I am perplexed to say the least with this move. This is a 180 degree twist of the usual Rays logic of propriety and responsible behavior. It goes against all of the usual risk management nuances of this franchise by taking on a player who has a high degree of risk with high potential for backlash and criticism. The Rays in their past dealings have set a high-caliber example with regards to character and chemistry with players entering the sacred Rays fold. In that manner this trade has me feeling a bit odd, possibly wondering if Lueke’s upside outweighed the flexing controversy. Maybe it is my veiled belief that sometimes people do not change, they just find better hiding places for their transgressions.
I want to believe in Lueke as a ballplayer, but for some reason his dark blemish within his life inhibits that total hue of optimism for me right now. Lueke said during a recent conference call he hopes “that eventually ( the incident) just goes away and people quit judging on what their hearing and actually get to know him and they can make their own opinion”.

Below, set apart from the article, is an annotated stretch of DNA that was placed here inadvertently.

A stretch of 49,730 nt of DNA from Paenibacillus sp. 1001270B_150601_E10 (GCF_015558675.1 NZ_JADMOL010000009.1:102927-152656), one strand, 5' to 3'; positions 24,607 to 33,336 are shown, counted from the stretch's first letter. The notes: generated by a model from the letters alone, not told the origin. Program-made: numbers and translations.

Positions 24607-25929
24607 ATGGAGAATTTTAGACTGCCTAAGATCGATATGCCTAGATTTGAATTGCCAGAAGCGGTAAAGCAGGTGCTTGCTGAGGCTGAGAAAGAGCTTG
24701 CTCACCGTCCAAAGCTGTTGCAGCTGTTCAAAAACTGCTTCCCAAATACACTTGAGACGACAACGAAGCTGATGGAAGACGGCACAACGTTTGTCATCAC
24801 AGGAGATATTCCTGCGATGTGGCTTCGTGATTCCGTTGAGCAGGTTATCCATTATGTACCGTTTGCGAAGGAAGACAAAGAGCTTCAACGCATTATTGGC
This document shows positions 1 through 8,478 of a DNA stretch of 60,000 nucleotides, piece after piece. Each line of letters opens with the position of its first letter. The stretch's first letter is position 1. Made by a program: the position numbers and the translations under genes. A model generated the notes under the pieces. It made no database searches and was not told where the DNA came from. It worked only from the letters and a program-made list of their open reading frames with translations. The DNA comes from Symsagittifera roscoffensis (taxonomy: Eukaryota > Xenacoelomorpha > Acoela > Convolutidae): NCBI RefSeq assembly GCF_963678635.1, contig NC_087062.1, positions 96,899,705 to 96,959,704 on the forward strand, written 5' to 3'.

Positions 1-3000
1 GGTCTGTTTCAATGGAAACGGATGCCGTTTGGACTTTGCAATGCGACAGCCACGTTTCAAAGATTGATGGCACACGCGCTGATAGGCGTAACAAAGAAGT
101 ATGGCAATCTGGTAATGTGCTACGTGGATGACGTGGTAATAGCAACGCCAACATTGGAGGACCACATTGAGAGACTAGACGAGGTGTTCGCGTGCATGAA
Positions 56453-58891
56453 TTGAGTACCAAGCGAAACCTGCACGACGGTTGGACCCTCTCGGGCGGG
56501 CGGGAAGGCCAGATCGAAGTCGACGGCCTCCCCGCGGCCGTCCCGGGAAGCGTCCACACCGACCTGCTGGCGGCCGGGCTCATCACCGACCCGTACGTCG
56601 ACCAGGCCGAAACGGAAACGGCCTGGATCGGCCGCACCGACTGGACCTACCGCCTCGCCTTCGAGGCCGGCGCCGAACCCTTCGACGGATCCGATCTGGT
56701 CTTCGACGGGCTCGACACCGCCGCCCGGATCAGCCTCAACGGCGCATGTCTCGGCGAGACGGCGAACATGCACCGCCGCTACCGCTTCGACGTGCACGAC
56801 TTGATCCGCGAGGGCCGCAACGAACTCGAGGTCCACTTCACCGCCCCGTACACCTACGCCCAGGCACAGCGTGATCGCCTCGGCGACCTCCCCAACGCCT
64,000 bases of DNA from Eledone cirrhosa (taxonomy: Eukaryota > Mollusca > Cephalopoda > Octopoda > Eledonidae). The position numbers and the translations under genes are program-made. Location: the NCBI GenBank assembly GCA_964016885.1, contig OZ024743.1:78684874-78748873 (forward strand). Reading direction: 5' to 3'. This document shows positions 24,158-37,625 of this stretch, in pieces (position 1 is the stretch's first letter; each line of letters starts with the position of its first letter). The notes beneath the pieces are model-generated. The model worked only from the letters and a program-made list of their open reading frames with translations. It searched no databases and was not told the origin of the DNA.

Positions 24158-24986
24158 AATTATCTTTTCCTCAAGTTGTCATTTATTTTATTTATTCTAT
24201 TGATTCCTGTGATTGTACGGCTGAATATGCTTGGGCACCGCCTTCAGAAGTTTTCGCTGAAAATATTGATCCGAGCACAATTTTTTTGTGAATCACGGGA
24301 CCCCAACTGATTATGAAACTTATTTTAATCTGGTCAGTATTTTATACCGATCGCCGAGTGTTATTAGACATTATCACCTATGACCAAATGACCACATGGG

I want to believe he might recite the Serenity Prayer daily, open doors for every women in Tampa Bay and has embraced a total vow of renewed respect for the fairer sex. Hopefully Lueke has figured out the Rays are banking their reputation on him, and he doesn’t let them or us down ever again…..on or off the field.
At the precise moment on Friday night as the St. Louis Cardinal’s barrage of champagne corks began their ascent towards the heavens, 29 other Major League Baseball franchises heard only the undeniable audible signal that announced the beginning of their own rebuilding and tweaking process. These MLB clubs did not watch in awe and admiration as Cardinal fans and players took their ceremonial baths in bubbly, that precise moment beckoned each and every club to begin to unveil and move towards their own dreams of celebrating in November, 2012.